I’ve written in the past about what it’s like to go on holiday without access to the internet – even for a tech addict like me, I find it surprisingly easy to switch off – but it’s nowhere near as relaxing and therapeutic as going on a holiday where you get away from people, as we have just done.
Live in an urban area and work for a large company as I do, and being surrounded by people – and all the demands and stresses they inevitably create – is a fact of life, pretty much 24/7. Which is one of the reasons why I enjoy staying with one of our old university friends at her place in the village of Malleville-sur-le-Bec (near Rouen), which I remain convinced has a larger population of tractors than people. If you want to get away from the world without climbing a mountain in the Himalayas, this is about as good and convenient as it gets – less than a three-hour drive, virtually all of it on autoroutes, from the Channel Tunnel.
We only go for five days every two to three years, but I typically come back from our trips more relaxed and rested than after a two or even three-week holiday. (Or as relaxed as you can get when you have three kids under six in tow.)
How quiet is it? At one point one morning when the others had gone out food shopping, the only sounds I could hear were the gentle whirring of a tractor on the neighbouring property and the strains of Kara playing The Wanted’s ‘Walks Like Rihanna’ on the iPad. (It was so nearly perfect …) No people, no cars on the village road, no nothing. Just me, a toddler obsessed with pop music and my own thoughts.
I also went out with Isaac and his bike on a couple of occasions, exploring the roads in and out of the village. Except for the occasional passing car, all we could hear for the most part were crickets chirping and the rustling of leaves.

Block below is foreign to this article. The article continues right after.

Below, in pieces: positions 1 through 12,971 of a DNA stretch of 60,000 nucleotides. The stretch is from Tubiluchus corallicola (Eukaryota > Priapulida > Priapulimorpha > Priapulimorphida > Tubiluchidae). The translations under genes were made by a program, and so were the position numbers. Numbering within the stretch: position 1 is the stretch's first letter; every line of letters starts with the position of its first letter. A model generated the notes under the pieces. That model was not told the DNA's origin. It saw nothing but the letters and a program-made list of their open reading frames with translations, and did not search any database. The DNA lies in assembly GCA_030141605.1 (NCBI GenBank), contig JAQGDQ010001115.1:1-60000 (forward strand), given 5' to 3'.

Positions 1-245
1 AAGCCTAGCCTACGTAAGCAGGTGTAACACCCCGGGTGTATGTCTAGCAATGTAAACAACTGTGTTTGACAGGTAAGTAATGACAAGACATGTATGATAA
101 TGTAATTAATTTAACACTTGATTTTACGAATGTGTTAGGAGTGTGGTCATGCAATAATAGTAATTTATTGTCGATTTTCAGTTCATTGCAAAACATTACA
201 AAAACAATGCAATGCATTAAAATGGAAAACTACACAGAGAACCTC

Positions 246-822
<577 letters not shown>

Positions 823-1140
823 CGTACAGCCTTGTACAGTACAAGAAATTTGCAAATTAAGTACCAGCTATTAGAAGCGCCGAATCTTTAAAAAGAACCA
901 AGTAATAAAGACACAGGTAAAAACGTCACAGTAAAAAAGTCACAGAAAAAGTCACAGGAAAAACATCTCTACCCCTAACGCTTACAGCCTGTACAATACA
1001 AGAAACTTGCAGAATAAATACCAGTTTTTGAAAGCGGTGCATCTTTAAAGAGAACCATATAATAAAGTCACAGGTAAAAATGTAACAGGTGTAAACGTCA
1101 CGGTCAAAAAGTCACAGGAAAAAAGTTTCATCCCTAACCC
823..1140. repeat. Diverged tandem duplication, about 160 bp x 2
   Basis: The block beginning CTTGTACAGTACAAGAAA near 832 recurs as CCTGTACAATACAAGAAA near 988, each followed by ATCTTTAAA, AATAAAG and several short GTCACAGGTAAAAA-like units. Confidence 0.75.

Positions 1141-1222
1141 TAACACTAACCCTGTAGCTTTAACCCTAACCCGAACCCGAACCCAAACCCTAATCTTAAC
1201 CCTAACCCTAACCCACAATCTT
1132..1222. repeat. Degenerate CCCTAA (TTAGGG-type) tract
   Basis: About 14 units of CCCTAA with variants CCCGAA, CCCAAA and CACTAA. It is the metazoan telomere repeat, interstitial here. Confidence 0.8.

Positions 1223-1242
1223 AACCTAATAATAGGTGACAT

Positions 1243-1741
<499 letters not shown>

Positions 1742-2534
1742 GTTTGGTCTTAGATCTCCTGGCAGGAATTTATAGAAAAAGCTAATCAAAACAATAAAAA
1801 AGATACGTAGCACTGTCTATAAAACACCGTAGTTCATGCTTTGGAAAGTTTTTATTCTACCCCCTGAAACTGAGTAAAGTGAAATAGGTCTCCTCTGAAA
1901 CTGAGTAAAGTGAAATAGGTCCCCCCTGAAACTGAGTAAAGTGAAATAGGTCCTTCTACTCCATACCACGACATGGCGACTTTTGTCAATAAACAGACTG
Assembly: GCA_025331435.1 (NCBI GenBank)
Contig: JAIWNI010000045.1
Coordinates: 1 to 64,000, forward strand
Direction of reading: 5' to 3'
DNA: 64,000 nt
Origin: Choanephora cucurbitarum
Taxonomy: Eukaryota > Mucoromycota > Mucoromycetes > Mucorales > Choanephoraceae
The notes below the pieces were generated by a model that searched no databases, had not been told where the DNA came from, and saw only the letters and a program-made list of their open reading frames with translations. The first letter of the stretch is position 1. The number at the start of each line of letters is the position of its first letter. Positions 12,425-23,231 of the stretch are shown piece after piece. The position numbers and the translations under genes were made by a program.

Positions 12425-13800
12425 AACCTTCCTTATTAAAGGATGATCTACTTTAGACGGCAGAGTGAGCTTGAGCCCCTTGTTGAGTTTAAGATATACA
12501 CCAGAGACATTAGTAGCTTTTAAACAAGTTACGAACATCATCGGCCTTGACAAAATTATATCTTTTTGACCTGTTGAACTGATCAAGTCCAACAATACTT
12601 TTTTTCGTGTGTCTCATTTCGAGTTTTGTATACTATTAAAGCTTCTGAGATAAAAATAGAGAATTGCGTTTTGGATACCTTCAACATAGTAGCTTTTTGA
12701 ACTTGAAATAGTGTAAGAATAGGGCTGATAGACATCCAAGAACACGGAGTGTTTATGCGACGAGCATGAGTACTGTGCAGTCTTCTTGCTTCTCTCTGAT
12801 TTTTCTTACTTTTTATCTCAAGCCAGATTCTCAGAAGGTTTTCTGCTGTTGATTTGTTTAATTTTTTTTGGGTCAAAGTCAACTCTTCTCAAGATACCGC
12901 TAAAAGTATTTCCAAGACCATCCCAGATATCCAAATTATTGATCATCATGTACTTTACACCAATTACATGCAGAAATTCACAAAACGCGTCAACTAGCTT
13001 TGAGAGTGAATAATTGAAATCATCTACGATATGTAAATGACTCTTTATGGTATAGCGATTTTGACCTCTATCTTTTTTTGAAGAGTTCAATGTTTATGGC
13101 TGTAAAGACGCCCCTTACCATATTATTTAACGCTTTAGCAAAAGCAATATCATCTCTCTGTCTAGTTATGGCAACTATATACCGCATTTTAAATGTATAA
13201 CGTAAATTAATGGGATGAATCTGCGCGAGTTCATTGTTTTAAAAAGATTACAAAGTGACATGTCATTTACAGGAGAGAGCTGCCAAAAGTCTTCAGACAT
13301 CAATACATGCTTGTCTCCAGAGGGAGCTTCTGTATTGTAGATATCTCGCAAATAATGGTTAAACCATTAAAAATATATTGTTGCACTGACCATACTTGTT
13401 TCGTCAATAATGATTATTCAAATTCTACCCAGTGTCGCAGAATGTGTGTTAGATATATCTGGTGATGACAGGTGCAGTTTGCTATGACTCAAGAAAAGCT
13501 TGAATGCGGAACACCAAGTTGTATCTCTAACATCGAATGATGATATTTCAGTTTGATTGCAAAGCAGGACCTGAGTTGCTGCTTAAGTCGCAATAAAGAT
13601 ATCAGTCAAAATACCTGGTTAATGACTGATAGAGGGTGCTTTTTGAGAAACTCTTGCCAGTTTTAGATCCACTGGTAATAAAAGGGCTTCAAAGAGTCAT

At night, there’s no familiar tungsten glow of a thousand street and house lights to cast a haze over the clear night sky. If there’s no moon, there’s no light – only proper darkness.
There’s no sound either. This is agricultural land, a series of properties scattered across a wide area. Standing in the middle of the plot, I could just about throw a stone through the nearest neighbour’s window – but only just.
Truly, Malleville is the middle of nowhere in a way that most folk rarely experience, unless you’ve lived on a farm. Or maybe a small island. Or in a cave.
At home and at work, we’re so caught up in our modern day lives that we forget how stressful they are – and indeed how much more stressful they have become in even the 20 years since I started working. Back then we still sent internal memos rather than emails to which we expect an instantaneous response. We booked meetings by talking to people about their diaries rather than firing off electronic invites. Travelling time in the car could not be interrupted by a trilling mobile phone. And when we went home in the evening or at the weekend there was no expectation that we would remain contactable – because we weren’t contactable by email, mobile or smoke signal.
And that’s the appeal of spending five days in Malleville-in-the-middle-of-nowhere. It’s more than just a break from work – it’s a break from the sea of white noise that comes from being surrounded by people and technology. When you’re far from the madding crowd like this and the biggest decision you have to make all day is what to buy for lunch, the stresses and strains of modern life soon melt away. We should all do it more often. It’s good for the soul as well as for the body.